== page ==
The new favoured northerly entry point in the SIO is based on the failed ISAT data, drift data and importantly no debris on the WA coast. This is the reason I guess for the OI search area.

    Thank you for providing this article about this search.

  36. @Michael John
    “Why are the Experts still arguing for the death dive scenario when the Air Accident Investigators are saying otherwise?”

    Vance and Cox are controversial outsiders to the investigation, and in particular Vance’s analysis/opinion have been severely criticized by many for disregarding the data, and just shooting from the hip. But he could nonetheless have a valid point.

    Overall there are 3 possible scenarios to the SIO:
    (1) Unintended ghost flight (inactive pilot)
    (2) Intentional ghost flight (inactive pilot)
    (3) Active pilot flight

    Option 3 has not received much attention, in part because it is distasteful. Almost all of the path modelers are trying to model an inactive-pilot flight. Of course it is hard to model an active-pilot flight, so that is another reason for focus on Options #1 and #2.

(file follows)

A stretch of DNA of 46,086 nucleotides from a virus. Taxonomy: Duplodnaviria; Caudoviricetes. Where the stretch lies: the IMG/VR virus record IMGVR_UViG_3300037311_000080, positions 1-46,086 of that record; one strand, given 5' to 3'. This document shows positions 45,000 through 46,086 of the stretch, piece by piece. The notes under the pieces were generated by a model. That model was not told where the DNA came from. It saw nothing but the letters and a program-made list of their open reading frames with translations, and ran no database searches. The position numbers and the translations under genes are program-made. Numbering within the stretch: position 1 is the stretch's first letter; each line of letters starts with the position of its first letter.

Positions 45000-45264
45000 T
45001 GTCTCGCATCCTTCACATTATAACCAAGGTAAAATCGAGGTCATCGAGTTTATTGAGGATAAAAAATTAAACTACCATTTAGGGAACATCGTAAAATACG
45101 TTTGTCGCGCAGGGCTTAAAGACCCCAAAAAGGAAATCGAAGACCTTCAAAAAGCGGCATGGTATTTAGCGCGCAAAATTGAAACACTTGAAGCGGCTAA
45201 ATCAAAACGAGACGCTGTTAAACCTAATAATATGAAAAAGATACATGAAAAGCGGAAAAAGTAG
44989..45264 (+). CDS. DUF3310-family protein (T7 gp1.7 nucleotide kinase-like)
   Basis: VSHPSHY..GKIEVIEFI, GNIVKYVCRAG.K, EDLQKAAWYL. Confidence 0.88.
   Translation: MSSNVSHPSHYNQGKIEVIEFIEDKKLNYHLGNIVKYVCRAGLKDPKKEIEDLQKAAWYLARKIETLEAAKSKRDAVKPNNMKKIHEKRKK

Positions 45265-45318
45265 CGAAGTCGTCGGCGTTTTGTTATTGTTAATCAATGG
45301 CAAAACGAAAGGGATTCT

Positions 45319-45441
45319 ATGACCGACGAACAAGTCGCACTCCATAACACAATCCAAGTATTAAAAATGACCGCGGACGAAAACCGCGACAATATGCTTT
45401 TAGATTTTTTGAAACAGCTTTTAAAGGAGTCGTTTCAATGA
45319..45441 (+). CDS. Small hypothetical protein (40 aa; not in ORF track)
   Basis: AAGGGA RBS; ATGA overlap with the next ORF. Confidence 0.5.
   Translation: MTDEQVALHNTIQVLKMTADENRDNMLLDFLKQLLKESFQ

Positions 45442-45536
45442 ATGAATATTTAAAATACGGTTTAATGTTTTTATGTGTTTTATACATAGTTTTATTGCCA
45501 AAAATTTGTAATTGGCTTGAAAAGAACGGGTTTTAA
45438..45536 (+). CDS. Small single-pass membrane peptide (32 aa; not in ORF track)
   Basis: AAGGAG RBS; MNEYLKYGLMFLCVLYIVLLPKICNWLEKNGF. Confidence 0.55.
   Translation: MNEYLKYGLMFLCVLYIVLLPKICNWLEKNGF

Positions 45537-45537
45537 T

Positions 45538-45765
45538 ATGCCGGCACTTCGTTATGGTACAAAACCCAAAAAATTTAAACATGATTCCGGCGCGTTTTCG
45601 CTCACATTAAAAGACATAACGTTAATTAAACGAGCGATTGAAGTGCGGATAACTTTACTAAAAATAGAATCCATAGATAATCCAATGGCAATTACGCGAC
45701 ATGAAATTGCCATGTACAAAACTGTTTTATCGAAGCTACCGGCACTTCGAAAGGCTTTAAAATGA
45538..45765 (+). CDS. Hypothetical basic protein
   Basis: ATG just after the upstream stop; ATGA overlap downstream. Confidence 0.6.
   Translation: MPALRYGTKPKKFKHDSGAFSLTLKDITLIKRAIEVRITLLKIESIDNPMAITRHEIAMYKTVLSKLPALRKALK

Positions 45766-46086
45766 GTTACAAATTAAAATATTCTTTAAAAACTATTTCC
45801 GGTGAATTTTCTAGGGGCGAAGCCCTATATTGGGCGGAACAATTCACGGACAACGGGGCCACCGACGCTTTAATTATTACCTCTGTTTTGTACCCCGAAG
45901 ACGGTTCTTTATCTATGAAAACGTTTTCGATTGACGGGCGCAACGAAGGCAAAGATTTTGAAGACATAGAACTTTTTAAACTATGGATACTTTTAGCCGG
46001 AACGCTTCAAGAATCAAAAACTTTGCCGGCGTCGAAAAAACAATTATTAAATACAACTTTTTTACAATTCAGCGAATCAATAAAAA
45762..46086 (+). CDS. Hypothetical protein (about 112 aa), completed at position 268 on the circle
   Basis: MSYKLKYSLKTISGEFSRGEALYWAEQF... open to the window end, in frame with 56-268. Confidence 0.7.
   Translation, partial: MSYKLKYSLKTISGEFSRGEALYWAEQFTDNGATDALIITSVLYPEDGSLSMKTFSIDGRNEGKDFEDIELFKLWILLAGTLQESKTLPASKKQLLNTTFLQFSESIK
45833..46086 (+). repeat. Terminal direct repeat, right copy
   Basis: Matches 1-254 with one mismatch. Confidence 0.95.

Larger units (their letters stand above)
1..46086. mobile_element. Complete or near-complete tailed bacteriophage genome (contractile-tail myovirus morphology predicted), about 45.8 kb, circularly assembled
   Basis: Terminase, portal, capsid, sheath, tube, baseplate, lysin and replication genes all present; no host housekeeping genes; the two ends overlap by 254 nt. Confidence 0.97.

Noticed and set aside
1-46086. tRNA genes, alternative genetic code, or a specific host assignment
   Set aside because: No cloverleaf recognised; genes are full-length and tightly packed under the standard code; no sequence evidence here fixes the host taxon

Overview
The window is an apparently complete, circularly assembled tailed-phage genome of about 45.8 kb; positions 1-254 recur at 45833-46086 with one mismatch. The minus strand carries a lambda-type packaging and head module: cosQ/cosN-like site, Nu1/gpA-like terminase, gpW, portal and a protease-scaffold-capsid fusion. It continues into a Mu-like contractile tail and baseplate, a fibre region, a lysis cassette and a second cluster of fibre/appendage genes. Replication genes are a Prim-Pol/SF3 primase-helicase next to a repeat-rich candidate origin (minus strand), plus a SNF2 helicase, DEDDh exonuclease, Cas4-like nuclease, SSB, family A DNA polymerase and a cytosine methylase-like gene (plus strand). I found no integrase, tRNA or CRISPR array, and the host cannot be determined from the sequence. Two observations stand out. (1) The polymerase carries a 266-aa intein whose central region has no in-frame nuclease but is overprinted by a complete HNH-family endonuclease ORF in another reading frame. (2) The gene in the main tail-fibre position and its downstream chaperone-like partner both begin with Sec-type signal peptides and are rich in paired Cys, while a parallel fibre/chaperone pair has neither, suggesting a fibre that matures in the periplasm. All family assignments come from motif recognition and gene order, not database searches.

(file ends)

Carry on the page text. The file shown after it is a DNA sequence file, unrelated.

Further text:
37. For what it’s worth….I finished a bit of research on Ocean Infinity. This is my take away:

    As stated on Oliver Plunkett’s bio, he worked several years at Price Waterhouse Cooper in asset management (tax director). Not much of a stretch to assume he and Paul Marshall crossed paths being in the same business.

    When Plunkett left PwC, his employment that same month is shown only as “Leading Alternative Asset Manager”, I believe that means he began work at Marshall Wace, which sparked a subsequent arrangement. Marshall’s money and Plunkett’s expertise to be the custodian.

    With a net worth of over a half billion dollars, Marshall is more than capable of funding OI. It makes sense to pick a company already in place, yet one that can still be manuvered.

    I would bet their motive is clean and their process will dictate needed flexibility in the search. Regarding the foundations discussed here in October, it makes sense they are innocuous tax havens for protecting funds.

    If these guys are what I think they are, it is a benefaction that could finally produce an answer. If they are not, I am an idiot.

  38. Has the work from Vance / Cox published?